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A musician tackles the shame associated with food stamps in an epic rant.

Mikel Jollett used to be on food stamps, and he's not ashamed.

When White House budget director Mick Mulvaney defended cutting the food stamp program, musician Mike Jollett couldn't stay silent.

Food stamps, part of the Supplemental Nutrition Assistance Program (SNAP), are in the news with the unveiling of President Donald Trump's latest budget proposal, which would cut $193 billion from the program over the next decade.

Critics of the SNAP program, like Mulvaney, think cutting social safety nets will motivate the people who rely on them to find work. The truth, however, is that many people who receive SNAP benefits do work — a fact Jollett knows all too well.


Growing up, Jollett's family relied on food stamps to live, and in this epic Twitter thread, he shares a personal anecdote to show how they helped him find success later in life:

He continues:

"If we’d not had food stamps, we wouldn’t have been able to afford a place to live. This would have made matters worse.

It would’ve exposed us to higher risk of crime, a vicious cycle of shelters or who knows what else. Instead, we got some help for a while.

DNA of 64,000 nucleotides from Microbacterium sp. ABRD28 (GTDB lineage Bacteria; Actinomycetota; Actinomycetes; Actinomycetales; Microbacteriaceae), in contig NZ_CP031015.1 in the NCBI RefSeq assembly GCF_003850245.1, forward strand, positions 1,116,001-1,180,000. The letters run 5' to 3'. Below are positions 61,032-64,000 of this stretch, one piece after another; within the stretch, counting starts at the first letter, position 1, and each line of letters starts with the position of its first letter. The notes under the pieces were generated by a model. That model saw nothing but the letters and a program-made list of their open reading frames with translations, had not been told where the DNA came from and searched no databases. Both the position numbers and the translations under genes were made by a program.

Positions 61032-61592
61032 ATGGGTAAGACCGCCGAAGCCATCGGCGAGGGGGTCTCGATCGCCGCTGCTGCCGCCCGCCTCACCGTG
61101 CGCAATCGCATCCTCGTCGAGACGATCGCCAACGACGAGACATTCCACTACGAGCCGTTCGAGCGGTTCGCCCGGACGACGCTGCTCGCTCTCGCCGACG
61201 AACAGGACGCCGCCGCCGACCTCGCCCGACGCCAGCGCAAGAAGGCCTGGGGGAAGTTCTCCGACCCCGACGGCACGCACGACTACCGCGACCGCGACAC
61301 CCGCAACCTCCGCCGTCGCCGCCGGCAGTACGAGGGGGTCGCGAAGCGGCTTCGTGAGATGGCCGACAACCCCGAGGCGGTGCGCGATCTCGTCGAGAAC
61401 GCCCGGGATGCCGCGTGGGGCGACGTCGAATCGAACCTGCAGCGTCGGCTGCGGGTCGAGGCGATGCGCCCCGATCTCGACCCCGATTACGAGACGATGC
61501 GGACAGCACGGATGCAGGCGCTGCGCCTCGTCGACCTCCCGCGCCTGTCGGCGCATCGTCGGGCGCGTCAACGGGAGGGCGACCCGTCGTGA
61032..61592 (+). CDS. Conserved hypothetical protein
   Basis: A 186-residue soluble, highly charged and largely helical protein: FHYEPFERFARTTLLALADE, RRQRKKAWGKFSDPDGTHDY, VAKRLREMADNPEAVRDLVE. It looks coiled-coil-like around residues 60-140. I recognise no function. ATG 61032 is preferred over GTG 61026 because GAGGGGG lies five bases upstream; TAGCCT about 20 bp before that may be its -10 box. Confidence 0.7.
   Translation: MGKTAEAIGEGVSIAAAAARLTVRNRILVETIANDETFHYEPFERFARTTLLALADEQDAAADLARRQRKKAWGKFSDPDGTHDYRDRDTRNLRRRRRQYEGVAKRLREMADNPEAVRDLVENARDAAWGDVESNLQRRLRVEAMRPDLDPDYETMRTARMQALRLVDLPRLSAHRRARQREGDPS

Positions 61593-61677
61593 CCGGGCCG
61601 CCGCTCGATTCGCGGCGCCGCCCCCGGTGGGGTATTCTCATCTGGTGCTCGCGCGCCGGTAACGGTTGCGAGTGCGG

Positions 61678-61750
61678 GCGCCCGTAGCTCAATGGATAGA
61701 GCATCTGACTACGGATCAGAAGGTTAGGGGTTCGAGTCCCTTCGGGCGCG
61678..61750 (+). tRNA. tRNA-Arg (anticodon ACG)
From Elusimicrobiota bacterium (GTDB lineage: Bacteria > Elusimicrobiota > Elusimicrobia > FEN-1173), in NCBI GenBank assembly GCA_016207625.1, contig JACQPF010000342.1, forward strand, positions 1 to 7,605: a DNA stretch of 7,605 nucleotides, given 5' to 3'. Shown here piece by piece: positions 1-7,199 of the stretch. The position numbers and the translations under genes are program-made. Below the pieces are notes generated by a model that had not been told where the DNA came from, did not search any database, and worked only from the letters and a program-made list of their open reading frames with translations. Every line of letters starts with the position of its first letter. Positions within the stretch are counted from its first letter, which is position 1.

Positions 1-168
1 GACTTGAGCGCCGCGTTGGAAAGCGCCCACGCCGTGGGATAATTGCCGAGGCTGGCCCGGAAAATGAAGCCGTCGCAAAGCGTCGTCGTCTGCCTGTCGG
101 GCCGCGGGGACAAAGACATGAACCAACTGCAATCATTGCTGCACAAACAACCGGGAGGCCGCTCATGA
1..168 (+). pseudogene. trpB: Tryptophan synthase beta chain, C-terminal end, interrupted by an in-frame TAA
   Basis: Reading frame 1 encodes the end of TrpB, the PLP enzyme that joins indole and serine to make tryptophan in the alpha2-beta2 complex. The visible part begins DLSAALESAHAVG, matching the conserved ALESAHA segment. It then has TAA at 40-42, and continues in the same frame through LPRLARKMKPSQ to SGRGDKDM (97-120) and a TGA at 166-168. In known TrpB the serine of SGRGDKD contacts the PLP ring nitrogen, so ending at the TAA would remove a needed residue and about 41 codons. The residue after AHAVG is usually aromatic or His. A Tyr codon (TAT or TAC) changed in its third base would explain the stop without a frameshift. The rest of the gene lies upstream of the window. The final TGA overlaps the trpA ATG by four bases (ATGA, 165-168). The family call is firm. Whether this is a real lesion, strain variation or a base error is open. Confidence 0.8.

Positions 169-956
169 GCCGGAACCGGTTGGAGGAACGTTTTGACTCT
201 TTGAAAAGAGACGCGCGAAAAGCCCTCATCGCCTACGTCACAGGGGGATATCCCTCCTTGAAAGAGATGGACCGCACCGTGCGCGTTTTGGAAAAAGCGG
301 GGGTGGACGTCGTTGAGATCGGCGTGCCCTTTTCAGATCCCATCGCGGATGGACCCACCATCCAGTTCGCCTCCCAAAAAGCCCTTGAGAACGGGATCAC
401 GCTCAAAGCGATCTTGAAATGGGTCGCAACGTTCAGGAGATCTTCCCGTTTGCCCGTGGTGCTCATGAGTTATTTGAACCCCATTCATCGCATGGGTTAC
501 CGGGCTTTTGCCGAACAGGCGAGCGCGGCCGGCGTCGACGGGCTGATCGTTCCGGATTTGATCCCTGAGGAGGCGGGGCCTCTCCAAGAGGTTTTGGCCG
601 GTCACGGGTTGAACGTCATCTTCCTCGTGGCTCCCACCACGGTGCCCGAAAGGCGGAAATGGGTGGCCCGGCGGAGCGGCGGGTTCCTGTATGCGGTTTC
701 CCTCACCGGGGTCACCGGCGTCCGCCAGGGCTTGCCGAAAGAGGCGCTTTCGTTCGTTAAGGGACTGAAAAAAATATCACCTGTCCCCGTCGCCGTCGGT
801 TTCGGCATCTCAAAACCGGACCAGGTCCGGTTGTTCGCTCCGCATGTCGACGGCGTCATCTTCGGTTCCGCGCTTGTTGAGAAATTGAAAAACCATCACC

My mom eventually bought a house. Instead of being homeless, I graduated from high school with a 4.3 GPA, went to Stanford & graduated w honors."



These days, Jollett sings with his band, The Airborne Toxic Event, and would personally benefit from Trump's policies that favor the wealthy — but he doesn't want that.

"I’m a person now who would benefit from this stupid Trump tax cut. But I don’t want it," he tweeted. "I want the kid that was me 30 years ago to have it. So he can do his thing, succeed and contribute something great to our society."

Jollett at a 2014 show in Las Vegas. Photo by Ethan Miller/Getty Images.

"So yeah, people don't need a second sports car. But kids do need food. That's just common sense and common decency," he tweeted, before wrapping up the thread with a cutting concluding thought: